[Lord Stanley (later Earl of Derby) and West Indian trade.] Manuscript, signed by Stanley, of a 'Circular Dispatch to Governors of West Indian Colonies' on the 'Act to amend the laws for the regulation of the Trade of the British Possessions abroad'.

Earl of Derby, British Prime Minister [Edward Smith-Stanley, 14th Earl of Derby] (1799-1869), as Lord Stanley [Sir Frederick Peel (1823-1906), Liberal MP; British West Indian colonies]
Publication details: 
The present draft dated from Downing Street, 30 July 1842. The circular as published, from teh same place, 17 August 1842.
SKU: 21158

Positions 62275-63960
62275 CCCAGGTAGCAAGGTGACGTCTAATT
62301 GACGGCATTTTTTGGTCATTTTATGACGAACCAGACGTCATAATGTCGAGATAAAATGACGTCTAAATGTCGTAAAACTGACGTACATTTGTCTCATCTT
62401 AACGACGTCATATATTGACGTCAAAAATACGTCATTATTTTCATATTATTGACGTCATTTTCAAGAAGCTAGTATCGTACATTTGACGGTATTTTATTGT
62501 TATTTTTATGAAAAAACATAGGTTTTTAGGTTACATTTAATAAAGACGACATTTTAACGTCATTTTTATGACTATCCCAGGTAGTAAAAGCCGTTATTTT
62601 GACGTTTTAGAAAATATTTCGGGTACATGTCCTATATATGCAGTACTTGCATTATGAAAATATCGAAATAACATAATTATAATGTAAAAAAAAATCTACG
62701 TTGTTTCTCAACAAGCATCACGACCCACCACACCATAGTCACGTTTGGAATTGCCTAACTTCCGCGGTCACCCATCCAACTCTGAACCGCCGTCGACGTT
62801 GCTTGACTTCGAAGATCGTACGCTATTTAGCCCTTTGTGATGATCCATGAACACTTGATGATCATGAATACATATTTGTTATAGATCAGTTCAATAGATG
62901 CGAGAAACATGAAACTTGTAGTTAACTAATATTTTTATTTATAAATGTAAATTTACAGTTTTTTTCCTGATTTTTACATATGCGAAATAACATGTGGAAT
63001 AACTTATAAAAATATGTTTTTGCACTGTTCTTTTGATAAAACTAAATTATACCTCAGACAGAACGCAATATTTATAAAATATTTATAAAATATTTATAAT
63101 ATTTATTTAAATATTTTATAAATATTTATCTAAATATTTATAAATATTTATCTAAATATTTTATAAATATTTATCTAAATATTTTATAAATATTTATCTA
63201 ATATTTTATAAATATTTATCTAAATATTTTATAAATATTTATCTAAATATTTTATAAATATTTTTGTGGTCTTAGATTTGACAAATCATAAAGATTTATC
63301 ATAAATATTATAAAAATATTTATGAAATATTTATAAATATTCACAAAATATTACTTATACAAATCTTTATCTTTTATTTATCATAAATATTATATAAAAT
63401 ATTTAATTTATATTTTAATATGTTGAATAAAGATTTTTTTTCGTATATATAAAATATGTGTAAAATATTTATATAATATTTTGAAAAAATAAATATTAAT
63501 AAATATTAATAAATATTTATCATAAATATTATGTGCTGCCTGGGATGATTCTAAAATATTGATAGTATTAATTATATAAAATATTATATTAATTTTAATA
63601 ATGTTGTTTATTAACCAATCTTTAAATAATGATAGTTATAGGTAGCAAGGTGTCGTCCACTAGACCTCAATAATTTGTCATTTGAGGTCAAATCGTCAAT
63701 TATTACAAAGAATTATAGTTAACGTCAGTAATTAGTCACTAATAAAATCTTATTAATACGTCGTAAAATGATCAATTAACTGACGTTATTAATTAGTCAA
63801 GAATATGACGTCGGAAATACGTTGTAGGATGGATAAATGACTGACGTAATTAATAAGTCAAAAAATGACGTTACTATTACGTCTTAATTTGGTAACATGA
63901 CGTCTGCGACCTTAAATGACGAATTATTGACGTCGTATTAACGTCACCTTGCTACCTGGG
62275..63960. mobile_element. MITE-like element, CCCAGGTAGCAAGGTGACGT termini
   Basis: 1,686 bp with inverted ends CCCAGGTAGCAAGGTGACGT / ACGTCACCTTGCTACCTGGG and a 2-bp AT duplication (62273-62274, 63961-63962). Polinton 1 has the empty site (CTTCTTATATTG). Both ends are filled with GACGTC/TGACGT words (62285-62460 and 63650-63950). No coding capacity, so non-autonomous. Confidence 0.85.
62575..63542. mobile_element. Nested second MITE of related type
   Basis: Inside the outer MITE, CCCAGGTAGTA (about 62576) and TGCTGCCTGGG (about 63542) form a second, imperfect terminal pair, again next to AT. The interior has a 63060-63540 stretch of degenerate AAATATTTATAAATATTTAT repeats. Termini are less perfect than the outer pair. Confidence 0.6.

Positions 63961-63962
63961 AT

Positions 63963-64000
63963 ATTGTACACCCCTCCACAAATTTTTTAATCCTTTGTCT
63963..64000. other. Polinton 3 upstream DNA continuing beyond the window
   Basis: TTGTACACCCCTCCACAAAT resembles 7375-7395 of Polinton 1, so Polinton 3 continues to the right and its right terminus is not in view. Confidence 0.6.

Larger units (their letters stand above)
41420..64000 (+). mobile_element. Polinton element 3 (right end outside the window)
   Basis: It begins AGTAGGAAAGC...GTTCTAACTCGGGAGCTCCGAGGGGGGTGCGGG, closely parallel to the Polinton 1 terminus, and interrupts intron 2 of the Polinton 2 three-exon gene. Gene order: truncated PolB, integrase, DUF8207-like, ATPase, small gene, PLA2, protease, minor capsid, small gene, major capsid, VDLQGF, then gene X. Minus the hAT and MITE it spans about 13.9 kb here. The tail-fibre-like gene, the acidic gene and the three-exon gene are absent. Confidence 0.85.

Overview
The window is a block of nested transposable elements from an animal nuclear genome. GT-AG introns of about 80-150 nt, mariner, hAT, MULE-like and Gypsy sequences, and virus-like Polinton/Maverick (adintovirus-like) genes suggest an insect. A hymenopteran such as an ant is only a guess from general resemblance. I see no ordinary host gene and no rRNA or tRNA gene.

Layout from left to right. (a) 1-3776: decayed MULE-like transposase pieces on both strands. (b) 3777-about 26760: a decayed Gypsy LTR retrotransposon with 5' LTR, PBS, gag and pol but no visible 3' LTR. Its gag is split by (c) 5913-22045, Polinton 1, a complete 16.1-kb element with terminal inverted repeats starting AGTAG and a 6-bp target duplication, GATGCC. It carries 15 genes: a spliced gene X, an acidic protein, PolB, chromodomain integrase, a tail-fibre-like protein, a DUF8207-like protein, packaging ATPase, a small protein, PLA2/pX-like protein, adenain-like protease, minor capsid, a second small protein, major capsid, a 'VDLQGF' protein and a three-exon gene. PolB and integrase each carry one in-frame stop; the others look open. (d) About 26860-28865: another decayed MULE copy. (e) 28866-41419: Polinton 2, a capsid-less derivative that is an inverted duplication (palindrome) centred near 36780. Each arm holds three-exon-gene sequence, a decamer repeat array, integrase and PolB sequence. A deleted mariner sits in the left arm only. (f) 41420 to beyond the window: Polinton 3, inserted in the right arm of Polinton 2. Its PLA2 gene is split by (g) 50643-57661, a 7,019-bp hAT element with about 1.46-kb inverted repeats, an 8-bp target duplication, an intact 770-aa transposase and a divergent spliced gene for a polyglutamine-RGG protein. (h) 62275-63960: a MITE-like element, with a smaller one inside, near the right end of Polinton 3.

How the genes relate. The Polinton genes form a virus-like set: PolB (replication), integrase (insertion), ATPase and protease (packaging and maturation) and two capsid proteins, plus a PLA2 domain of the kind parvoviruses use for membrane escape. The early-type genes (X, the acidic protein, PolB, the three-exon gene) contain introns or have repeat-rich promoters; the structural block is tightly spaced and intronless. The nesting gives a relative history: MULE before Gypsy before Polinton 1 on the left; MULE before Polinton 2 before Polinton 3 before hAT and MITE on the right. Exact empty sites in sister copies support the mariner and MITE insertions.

An apparently-unique Manuscript – signed by Lord Stanley as Secretary of State for War and the Colonies, and dated from 'Downing Street, | 30: July 1842' – of what W. P. Morrell describes in his 'British Colonial Policy in the Age of Peel and Russell' (1966) as a 'Circular Dispatch to Governors of West Indian Colonies', regarding the 'Act to amend the laws for the regulation of the Trade of the British Possessions abroad' (5 & 6 Vic. c. 49). The document discusses the act with regard to 'the West Indian Colonists' and 'the British Possessions in South America and the West Indies'. Stanley hopes that 'the Legislative Bodies, and the Colonists at large in the West India Colonies' will find in the act 'enactments calculated to be of essential advantage to their commerce'. The present draft contains a passage with a gap in it for later completion, in which Stanley requests the recipient to 'take the first opportunity of communicating copies of this Act to [BLANK] under your Government'. (Different versions were tailored to the various colonies; another one, printed severally in 1843 in the Journals of the Legislative Councils of the Provinces of New Brunswick and Prince Edward Island, is dated to 17 August 1842 and addressed to Sir Charles Bagot, first Governor General of the Province of Canada. That version corresponds with the present draft for the first page and a half, and then diverges considerably in its emphasis and content.) The present item is disbound from a collection of parliamentary papers assembled by Sir Frederick Peel (1823-1906), Liberal MP for Leominster, who was Under-Secretary of State for War and the Colonies, 1851-1854; and Under-Secretary of State for the Colonies, 1854-1855. It is 7pp, foolscap 8vo. On two bifoliums. Paginated 29-35 by Peel, who has written 'Trade of British Possessions' at the head of the first page. In good condition, lightly aged. The document is in a secretarial hand, but is signed by Stanley: '/sd/ Stanley' (the '/sd/' was probably for the purpose of the printer, should the document be put into type). At the beginning of a long communication, Stanley explains that 'Her Majesty's Government having undertaken soon after their accession to office the revision of the laws by which the commerce of the United Kingdom is governed, felt it to be their duty to consider with equal care the regulations bearing upon the trade of the Colonies, and having in view the experience which had now been obtained of the legislation promoted by the late Mr Huskisson, and some of his successors in office, and being satisfied with its results, their object has been to give fuller effect to the spirit in which that legislation was conceived. They have applied themselves therefore to remove restrictions upon Colonial industry, to bring the provisions of the Imperial law more and more into accordance with the terms of the Declaratory Act of 1778 […] The Act now sent to you is the fruit of these endeavours and I trust that the Legislative Bodies and the Colonists at large in the West India Colonies will find in it enactments calculated to be essential advantages to their commerce, to be of effectual advantage as consumers of imported goods.' The present draft concludes: 'With a view to give time to the local Legislatures to make any arrangements which shall appear to them to be expedient previously to the commencement of the new Act, its operation is postponed by the 1st. Section, so far as the British Possessions in South America and the West Indies are concerned, to the 5th. April, 1843.' (In the version published in 1843 quoted above, the postponement is made, 'so far as the British Possessions in North America are concerned, to the 5th July, 1843'.) Goods involved include wheat, meat, tea, blubber linen, leather, etc etc.